1. Wisner, Kirsten MS, RNC-OB, CNS, C-EFM

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The American College of Obstetricians and Gynecologists (ACOG, 2018) has updated recommendations on intrapartum management of women infected with human immunodeficiency virus (HIV). The exact mechanism is unknown; however, a considerable number of cases of maternal-fetal transmission of HIV occur during labor and birth. Risk of transmission is relative to the maternal plasma HIV ribonucleic acid (RNA) viral load, or the viral concentration in maternal plasma (ACOG). When women infected with HIV are treated with combined antiretroviral therapy (cART), and their viral load is maintained at <=1,000 copies/mL, rate of maternal-child transmission is 1% to 2% or lower, regardless of duration of ruptured membranes or method of birth (ACOG).


Prenatal and Neonatal Management

Prenatal management of women infected with HIV includes use of the same antiretroviral protocols recommended for adults. Monitoring of plasma HIV RNA should take place at the first prenatal visit; at 2 to 4 weeks following the start or change of cART therapy; every month until the RNA levels are undetectable; and then every 3 months for the remainder of the pregnancy. The HIV RNA levels should be checked between 34 0/7 and 36 0/7 weeks to guide decision-making about the birth and management of the neonate (ACOG, 2018).


Care of the newborn of a woman infected with HIV should be administered by pediatric providers who are experienced in caring for this population to ensure appropriate prophylactic HIV treatment for at-risk neonates. Ideally, this care should be established prior to birth (ACOG, 2018).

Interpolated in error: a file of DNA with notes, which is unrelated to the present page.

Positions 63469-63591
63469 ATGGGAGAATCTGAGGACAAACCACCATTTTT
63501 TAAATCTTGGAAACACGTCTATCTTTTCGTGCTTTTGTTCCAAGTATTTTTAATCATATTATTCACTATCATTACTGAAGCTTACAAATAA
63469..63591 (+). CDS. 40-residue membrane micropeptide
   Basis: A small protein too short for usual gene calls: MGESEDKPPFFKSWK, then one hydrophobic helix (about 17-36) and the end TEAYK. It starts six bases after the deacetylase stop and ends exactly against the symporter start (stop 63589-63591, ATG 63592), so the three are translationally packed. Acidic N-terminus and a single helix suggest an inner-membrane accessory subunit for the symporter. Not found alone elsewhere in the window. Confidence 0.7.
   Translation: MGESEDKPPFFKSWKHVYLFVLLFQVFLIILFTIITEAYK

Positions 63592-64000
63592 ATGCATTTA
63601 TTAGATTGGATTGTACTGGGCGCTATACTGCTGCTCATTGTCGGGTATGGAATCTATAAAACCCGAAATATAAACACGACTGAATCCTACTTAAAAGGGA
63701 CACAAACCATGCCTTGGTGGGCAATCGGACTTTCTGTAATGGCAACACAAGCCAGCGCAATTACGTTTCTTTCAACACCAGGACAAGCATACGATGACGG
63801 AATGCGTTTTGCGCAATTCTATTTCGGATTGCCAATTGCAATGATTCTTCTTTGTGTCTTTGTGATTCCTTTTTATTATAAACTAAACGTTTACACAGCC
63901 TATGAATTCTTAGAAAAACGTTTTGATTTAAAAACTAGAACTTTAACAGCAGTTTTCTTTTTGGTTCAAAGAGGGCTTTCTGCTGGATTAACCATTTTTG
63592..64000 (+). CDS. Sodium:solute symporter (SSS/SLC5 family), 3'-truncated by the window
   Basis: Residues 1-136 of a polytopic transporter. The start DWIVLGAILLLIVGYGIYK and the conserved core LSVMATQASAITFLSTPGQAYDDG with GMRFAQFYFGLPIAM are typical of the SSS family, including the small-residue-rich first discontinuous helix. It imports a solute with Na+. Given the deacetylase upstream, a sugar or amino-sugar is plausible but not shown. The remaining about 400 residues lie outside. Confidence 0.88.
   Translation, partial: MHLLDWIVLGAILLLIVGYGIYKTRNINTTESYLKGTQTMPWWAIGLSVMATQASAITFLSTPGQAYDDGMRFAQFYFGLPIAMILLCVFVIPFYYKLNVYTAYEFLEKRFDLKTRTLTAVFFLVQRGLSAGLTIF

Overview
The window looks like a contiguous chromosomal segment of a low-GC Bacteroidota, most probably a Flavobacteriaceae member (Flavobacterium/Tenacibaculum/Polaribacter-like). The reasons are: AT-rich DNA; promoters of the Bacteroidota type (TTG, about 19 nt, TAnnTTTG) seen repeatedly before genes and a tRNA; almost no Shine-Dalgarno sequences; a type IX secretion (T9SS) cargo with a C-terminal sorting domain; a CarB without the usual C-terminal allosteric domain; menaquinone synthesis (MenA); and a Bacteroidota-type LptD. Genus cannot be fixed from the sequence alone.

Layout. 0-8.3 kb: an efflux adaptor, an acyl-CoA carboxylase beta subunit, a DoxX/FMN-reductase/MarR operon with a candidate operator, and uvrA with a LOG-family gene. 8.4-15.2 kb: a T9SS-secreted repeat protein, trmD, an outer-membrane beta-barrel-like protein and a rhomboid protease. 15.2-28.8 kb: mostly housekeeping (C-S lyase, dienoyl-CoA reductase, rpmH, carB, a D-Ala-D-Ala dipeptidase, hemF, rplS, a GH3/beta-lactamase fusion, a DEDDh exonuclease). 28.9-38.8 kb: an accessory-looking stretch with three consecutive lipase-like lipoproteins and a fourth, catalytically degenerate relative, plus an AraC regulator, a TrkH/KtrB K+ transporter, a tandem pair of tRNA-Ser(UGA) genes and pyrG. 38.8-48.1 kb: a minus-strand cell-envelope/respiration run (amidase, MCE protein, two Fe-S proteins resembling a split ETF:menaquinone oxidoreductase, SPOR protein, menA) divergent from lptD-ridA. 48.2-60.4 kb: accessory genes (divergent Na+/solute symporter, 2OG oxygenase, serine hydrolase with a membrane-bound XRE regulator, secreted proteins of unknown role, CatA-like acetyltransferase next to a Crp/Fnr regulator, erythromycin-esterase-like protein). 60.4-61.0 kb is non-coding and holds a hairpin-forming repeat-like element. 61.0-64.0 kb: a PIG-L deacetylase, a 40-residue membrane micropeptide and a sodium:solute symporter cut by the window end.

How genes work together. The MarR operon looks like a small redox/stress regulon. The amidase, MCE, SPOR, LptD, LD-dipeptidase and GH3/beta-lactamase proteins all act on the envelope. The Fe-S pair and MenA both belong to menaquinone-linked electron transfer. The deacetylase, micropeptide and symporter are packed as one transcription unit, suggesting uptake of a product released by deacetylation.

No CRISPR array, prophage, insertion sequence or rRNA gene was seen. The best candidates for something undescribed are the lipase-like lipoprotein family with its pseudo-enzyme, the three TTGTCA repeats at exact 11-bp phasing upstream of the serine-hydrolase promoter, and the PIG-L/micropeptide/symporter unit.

Mode of Birth

Provided the woman has been managed with cART and the HIV RNA viral load is maintained at <=1,000 copies/mL, vaginal birth is considered equivalent to elective cesarean birth when considering the risk of maternal-neonatal transmission of HIV (ACOG, 2018). These women can await spontaneous labor similar to HIV-negative women. Women with an unknown viral load or with >1,000 copies/mL should be counseled about benefits of cesarean birth and offered a scheduled cesarean before onset of labor at 38 0/7 weeks (ACOG). This is done to decrease the chance of labor onset or rupture of membranes before birth. Women giving birth via cesarean should be treated at 3 hours preoperatively with a 1-hour intravenous loading dose (2 mg/kg) of zidovudine (ZDV), followed by a 1 mg/kg/hour infusion over 2 hours. Although these are the current recommendations based on the best evidence, women should be given information about the risks associated with each birth method and offered a choice, despite their viral load (ACOG).


Intrapartum and Postpartum Considerations

Care providers in perinatal units should ensure that rapid screening using the opt-out approach is available to test women who present with an unknown HIV status, and results made readily available within an hour, 24 hours a day (ACOG, 2018). Studies that predated use of contemporary cART protocols found a relationship between duration of rupture of membranes and HIV transmission; however, more recent data demonstrate that such risks are heavily influenced by viral load (ACOG). Provided the viral load is below threshold, duration of rupture of membranes prior to birth is no longer considered an independent risk factor for maternal-child transmission and should not influence decision-making surrounding method of birth. Invasive interventions that increase fetal exposure to maternal blood, such as amniocentesis, use of a fetal scalp electrode, or operative vaginal birth, should be avoided (ACOG).


Certain medications used to treat HIV, such as protease inhibitors and cobicistat, have been found to interact with methergine and other ergotamines and cause an exaggerated vasoconstrictive response. Methergine should be used to treat uterine atony only when alternatives are either unavailable or contraindicated (ACOG, 2018).


Advances in HIV treatment have made it possible for women infected with HIV to give birth vaginally with limited risk of maternal-child transmission of the virus. Armed with up-to-date information about current protocols and risks, perinatal nurses can support women infected with HIV in making informed choices about their care in the perinatal period.




American College of Obstetricians and Gynecologists. (2018). Labor and delivery management of women with human immunodeficiency virus infection (Committee Opinion No. 751). Obstetrics and Gynecology, 132(3), e131-e137. doi:10.1097/AOG.0000000000002820 [Context Link]